Kenneth D. Horrall, the well-known hardware merchant of Olney, Illinois,
which business he established in 1856, and which he has conducted
continuously ever since in a most successful manner, his business having
steadily grown from a modest beginning until now it is one of large
proportions. He carries a stock of about fifteen thousand dollars, often
reaching twenty thousand dollars, his store room being twenty by one hundred
and sixty-five feet, and two floors, and one hundred feet on three floors.
In 1866 he erected his present brick block. His is the oldest business in
Olney, and the oldest hardware business in Richland county. His business is
known all over the county, and his customers come from all sections of this
Kenneth D. Horrall was born near Washington, Daviess county, Indiana, June 9, 1838, the son of John and Rebecca (Johnson) Horrall, the former a native of Virginia and the latter of Illinois. They were among the early settlers of this section of the state, being sterling pioneers and people of force of character. The father of the subject served in the wars under General Harrison and took part in the battle of Tippecanoe. He devoted his life to farming and died in Daviess county, Indiana, at the age of fifty-two years. His wife survived him for several years and passed to rest while living in Richland county, Illinois, at the advanced age of eighty-five years. Our subject was the youngest of seven children, only two of whom are living at this writing.
Mr. Horrall was reared in his native state and was educated in the country schools, where he applied himself in such a manner as to gain an education despite lack of opportunities. When he was fourteen years old he came to Olney and entered the hardware store of John Banks in order to learn the tinner's trade, at which he worked successfully for about fifteen years. In 1856 he began business for himself in a small way, having a stock of about three hundred dollars. He built up his business to its present proportions by years of hard work and close application to business, and by his fair treatment of customers.
In politics our subject is a Republican, but he has never been active in his party's affairs. However, he served very faithfully for two years as a member of the City Council. He is a member of the Methodist Episcopal church, having held about all the offices in the same and he has been one of the main pillars of this church.
Mr. Horrall's domestic relations began in 1858 when he was married to Sarah J. Baird, a native of Olney, Illinois, and the daughter of Asa and Lucy (Tanner) Baird, natives of Vermont, who were among the pioneers of Richland county, where they spent their active and useful lives, and where they died. Asa Baird was a contractor and he built a large part of the national road to Vincennes. At one time he was one of the officials of the county. His death occurred in 1849. His wife was a relative of ex-Governor Tanner.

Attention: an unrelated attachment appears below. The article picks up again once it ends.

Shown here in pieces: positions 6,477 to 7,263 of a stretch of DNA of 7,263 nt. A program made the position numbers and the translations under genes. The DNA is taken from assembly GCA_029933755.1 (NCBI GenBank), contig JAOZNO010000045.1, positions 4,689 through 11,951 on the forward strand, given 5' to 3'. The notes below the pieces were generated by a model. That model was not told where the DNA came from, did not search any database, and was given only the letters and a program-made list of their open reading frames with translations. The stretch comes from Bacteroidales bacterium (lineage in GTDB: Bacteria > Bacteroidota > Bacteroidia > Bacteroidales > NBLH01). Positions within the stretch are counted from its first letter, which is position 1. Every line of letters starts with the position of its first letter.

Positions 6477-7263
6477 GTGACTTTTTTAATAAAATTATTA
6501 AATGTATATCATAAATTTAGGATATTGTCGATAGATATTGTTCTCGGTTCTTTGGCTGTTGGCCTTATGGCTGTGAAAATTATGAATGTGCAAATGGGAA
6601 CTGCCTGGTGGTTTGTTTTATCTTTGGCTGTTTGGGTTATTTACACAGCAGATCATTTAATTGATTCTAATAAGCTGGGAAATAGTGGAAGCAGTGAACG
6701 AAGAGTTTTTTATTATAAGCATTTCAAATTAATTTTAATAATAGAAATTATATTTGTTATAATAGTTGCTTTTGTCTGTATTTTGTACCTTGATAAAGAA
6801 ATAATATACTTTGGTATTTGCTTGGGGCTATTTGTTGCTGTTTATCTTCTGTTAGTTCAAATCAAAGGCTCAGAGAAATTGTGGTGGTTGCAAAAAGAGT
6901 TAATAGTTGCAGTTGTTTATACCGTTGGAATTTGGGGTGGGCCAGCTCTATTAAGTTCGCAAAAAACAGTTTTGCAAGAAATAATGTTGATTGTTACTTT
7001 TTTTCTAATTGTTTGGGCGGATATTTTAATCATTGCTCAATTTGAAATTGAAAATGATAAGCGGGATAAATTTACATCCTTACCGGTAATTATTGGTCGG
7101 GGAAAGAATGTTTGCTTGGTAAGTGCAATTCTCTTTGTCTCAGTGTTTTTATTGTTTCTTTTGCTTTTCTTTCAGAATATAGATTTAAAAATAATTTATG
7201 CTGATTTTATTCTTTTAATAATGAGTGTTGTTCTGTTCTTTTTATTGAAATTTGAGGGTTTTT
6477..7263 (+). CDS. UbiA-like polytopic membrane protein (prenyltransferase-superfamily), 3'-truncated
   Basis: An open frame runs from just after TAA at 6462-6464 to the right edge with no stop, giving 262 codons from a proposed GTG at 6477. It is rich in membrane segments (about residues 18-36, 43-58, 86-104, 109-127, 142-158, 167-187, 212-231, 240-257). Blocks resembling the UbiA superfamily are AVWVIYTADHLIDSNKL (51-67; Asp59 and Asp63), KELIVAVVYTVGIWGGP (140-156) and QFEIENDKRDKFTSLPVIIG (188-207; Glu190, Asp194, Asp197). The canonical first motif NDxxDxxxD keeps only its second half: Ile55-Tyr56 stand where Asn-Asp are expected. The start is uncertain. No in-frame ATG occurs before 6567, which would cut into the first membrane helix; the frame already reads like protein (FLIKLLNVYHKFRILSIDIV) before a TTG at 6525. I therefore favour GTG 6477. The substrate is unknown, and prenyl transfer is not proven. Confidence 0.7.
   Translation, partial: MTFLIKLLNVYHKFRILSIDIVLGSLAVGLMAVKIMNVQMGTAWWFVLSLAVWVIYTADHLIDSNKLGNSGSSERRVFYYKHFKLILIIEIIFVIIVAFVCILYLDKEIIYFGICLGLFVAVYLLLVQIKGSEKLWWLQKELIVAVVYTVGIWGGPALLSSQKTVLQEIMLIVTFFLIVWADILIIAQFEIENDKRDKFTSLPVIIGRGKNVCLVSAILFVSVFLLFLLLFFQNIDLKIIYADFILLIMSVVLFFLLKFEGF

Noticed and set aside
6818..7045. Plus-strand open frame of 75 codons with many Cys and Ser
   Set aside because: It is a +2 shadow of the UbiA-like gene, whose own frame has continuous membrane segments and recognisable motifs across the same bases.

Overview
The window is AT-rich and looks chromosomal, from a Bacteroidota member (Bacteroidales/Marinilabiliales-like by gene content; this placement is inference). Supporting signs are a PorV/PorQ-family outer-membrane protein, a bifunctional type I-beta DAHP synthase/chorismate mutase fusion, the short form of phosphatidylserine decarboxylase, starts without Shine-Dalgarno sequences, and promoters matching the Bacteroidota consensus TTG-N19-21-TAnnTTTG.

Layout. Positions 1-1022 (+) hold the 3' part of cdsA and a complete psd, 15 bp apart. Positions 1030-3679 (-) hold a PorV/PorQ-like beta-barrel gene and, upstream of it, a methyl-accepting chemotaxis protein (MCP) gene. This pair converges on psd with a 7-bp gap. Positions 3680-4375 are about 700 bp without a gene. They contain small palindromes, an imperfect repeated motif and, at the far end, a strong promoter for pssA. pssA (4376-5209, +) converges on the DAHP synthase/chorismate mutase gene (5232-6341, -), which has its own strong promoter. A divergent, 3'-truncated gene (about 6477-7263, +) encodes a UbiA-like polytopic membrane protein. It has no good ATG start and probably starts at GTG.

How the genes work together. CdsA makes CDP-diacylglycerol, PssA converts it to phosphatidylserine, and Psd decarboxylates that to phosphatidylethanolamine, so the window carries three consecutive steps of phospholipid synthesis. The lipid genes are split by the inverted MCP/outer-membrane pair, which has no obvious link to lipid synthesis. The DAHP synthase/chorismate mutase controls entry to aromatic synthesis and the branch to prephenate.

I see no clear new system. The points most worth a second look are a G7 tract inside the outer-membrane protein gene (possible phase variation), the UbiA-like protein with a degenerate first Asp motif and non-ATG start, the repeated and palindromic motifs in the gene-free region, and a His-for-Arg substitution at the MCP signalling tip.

The subject and his wife are the parents of seven children, namely: Adelbert, George Lewis. Charles Asa, Carrie, deceased; Edward Eugene. Walter Lewis and Henry Cliff. Adelbert, Charles and Walter assist their father in the management of his large store. Adelbert is bookkeeper, having graduated in a business college in Buffalo, New York. George is a tinner by trade and he manages a farm two miles north of Olney, which is owned by himself and father. It is a valuable farm, well improved and highly cultivated. Charles also learned the tinner's trade and also telegraphy. Edward is a druggist and owns and operates a drug store at Decatur, Illinois. Henry Cliff is engaged in the hardware business at Bridgeport. Illinois. These children have all received good educations and are well established in life.
No man in Richland county is better or more favorably known than Mr. Horrall. Because of his public spirit, his honesty in all his dealings with his fellow men, his generous and kindly nature, he has won and retained a host of warm personal friends throughout this locality.
Extracted 26 Apr 2017 by Norma Hass from 1909 Biographical and Reminiscent History of Richland, Clay and Marion Counties, Illinois, pages 202-204.